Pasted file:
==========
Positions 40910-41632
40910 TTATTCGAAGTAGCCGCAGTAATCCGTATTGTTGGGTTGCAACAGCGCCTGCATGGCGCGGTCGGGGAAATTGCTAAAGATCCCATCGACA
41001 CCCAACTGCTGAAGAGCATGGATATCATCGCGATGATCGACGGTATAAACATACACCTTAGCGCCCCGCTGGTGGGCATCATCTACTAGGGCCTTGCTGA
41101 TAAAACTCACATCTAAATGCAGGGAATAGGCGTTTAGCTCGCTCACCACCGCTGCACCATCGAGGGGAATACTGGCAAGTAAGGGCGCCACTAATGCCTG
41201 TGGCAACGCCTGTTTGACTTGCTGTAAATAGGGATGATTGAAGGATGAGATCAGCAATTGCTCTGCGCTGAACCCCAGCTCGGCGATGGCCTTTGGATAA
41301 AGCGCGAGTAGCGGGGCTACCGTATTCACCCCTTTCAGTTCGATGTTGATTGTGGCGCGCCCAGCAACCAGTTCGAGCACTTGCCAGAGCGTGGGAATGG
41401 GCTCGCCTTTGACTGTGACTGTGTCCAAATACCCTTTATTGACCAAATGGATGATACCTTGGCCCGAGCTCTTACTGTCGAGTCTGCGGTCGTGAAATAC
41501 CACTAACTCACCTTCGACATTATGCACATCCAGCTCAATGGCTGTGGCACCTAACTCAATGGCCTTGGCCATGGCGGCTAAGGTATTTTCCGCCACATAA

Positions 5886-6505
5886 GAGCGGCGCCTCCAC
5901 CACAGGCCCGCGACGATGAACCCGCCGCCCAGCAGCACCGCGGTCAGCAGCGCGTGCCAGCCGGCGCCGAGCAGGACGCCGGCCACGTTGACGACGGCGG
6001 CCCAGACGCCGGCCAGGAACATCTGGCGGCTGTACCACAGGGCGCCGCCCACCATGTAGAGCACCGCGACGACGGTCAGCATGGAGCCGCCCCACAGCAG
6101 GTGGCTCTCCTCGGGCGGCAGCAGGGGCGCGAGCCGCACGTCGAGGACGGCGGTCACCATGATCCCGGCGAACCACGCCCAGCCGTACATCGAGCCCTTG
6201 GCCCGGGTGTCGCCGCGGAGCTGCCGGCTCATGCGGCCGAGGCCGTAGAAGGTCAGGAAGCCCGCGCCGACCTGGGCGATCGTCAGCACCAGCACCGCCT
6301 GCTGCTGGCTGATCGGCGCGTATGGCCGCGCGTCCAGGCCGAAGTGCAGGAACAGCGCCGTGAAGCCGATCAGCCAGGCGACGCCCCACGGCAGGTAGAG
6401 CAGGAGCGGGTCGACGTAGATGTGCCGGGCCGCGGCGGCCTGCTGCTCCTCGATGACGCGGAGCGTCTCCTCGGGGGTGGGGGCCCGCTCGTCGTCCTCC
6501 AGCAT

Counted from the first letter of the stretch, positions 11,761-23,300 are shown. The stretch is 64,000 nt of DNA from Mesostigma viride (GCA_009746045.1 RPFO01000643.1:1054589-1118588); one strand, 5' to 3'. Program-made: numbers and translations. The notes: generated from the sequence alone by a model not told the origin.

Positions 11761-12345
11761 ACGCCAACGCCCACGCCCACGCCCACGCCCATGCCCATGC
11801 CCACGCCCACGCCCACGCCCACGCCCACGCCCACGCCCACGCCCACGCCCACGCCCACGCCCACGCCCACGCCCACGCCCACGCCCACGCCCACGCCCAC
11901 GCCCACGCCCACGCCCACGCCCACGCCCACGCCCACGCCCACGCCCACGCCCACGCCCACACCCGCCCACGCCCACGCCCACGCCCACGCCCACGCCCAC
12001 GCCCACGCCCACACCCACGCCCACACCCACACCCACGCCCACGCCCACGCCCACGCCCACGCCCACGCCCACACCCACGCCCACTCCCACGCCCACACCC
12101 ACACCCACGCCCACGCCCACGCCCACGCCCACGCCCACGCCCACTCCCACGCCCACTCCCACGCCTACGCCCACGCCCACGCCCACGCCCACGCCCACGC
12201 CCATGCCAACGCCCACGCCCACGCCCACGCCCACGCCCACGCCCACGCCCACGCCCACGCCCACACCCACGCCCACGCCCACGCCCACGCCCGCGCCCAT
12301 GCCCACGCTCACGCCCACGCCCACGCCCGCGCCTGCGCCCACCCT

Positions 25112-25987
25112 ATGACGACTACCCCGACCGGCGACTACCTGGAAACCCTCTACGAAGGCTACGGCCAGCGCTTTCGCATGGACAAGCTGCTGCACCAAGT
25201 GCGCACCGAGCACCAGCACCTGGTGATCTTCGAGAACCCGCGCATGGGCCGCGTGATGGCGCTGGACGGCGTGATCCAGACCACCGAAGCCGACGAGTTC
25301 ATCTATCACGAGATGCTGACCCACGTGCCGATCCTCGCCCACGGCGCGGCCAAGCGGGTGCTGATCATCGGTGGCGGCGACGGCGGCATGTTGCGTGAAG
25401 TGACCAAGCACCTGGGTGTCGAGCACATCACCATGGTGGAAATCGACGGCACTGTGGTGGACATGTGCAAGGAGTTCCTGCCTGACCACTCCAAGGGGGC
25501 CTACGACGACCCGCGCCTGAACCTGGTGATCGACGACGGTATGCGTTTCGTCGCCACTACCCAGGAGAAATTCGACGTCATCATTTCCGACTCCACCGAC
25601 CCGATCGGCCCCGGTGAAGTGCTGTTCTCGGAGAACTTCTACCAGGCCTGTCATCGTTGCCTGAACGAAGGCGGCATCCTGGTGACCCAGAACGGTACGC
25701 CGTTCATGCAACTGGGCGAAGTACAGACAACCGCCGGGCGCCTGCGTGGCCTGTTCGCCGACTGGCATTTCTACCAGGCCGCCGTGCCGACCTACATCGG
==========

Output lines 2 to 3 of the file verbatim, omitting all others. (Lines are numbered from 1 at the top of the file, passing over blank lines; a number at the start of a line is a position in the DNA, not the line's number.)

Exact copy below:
40910 TTATTCGAAGTAGCCGCAGTAATCCGTATTGTTGGGTTGCAACAGCGCCTGCATGGCGCGGTCGGGGAAATTGCTAAAGATCCCATCGACA
41001 CCCAACTGCTGAAGAGCATGGATATCATCGCGATGATCGACGGTATAAACATACACCTTAGCGCCCCGCTGGTGGGCATCATCTACTAGGGCCTTGCTGA